Emergency advice

Drug poisoning:

  1. Reassure them.
  2. Call 999.
  3. Find out what they’ve taken.
  4. Do not try to make them vomit. If they do vomit, keep any vomit in a bag.
  5. Monitor the casualty and prepare to give CPR.

What are poisons?

Poisons are chemicals or substances that if taken or absorbed into the body in sufficient quantities, can cause temporary or permanent damage. The effects will be different depending on the type, quantity and combination of drug taken, as well as how the person has taken it, such as swallowing, inhaling or injecting.

What are stimulants and hallucinogens?

Stimulants and hallucinogens are substances that raises the level of activity in the body, often increasing the heart rate.  These include ecstasy, LSD, amphetamines and cocaine.  Hallucinogens can cause you to hallucinate, which makes you think you can see, hear, feel, or smell something that does not exist. 

Signs and symptoms

If someone has been poisoned by stimulants and hallucinogens, they may have:

  • excitable, hyperactive behaviour.
  • sweating.
  • tremor of hands.  Facial grimacing and gurning.
  • hallucinations, for example, claiming to hear voices or see things which aren't there.
  • dilated pupils.
  • increased appetite as the effects of the substance start to ease.

What to do

  1. If the person is responsive, help them into a comfortable position and ask them what they’ve taken.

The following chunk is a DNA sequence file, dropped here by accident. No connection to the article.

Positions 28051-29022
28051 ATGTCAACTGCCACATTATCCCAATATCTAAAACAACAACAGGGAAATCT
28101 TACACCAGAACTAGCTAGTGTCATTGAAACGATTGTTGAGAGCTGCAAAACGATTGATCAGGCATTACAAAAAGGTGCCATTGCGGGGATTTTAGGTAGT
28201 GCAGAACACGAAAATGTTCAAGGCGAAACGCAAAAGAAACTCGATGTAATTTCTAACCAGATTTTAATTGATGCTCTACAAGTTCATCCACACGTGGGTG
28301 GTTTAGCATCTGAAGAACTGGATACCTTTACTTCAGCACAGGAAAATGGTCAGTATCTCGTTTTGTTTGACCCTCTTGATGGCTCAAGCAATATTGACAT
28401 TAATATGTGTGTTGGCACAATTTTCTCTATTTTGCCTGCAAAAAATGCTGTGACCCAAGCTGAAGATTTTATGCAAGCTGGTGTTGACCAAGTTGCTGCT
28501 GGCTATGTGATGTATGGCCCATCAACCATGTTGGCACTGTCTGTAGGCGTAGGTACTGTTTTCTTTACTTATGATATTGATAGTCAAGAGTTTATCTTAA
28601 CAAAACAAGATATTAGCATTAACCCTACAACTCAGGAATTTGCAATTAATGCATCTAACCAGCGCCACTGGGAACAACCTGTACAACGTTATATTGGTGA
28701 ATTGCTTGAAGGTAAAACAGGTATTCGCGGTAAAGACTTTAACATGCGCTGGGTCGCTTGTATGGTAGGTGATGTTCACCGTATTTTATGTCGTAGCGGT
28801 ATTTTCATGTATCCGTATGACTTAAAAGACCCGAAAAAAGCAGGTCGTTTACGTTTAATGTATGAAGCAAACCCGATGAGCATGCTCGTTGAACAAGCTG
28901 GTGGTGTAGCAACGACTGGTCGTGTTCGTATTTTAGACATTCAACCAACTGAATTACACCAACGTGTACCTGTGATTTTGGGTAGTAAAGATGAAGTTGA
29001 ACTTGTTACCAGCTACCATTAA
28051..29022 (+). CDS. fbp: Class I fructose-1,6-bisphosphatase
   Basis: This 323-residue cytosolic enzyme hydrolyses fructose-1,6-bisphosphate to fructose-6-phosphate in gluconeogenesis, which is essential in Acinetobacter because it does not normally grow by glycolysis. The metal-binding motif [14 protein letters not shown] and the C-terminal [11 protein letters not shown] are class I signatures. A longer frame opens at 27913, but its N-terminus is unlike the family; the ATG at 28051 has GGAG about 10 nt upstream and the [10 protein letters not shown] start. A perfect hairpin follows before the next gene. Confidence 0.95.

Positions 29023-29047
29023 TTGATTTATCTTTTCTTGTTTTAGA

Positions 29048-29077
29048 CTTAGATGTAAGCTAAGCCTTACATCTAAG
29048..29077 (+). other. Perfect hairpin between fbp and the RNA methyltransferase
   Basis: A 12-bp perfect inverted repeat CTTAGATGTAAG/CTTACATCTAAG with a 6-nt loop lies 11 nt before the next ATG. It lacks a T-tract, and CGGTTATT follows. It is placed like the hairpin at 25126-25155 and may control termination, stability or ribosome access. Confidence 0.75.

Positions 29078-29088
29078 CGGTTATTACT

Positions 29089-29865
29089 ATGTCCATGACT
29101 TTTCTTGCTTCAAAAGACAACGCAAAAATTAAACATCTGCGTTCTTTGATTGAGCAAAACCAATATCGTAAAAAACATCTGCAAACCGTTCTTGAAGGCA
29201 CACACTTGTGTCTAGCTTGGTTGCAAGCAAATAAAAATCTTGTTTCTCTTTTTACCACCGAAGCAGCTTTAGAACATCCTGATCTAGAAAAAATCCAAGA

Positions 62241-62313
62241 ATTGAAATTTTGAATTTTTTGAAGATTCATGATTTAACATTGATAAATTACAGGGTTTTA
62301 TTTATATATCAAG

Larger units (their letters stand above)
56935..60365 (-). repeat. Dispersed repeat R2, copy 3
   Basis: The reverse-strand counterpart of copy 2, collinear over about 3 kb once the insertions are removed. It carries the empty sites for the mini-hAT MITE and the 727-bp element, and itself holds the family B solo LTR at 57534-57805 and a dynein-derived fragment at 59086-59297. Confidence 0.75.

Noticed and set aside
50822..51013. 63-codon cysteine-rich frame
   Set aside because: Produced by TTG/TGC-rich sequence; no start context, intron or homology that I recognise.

• Try to reassure them.

    If you are in a noisy environment and they appear confused, try to move the patient to a quiet space.

    If they are still feeling unwell and / or anxious after taking the drugs:

    • keep them calm, however where someone may have taken a stimulant this may be harder to do.  If safe, allow them to pace, but if the patient is putting themself at risk, seek help.
    • reassure them that the effects will pass.
    • encourage them to breathe slowly if they are feeling anxious.
    • stay with the patient.


  2. If their condition worsens, call 999 or 112 for emergency medical help. Tell them that you suspect drug poisoning.

    • Keep checking their breathing, pulse, and level of response. 
    • Do not try to make them vomit. If they do vomit, then put some of this into a bag or container and give it to the healthcare professionals. This may help them identify the drug or substance. 
  3. If they become unresponsive, open their airway, check their breathing and prepare to treat someone who’s become unresponsive.

Our training courses:

First aid courses

First aid courses


Related first aid advice

How to do the primary survey

Use the primary survey to quickly assess the situation and check the casualty for injuries or conditions that could be immediately life threatening. Find out what to do.

How to put an adult in the recovery position

It’s safe to place someone in the recovery position who is not responding to you but is breathing normally. Learn what to do.

How to do CPR on an adult

If an adult is unresponsive and not breathing normally, you need to call 999 or 112 for emergency help and start CPR straight away. Learn what to do.

St John Ambulance volunteers providing support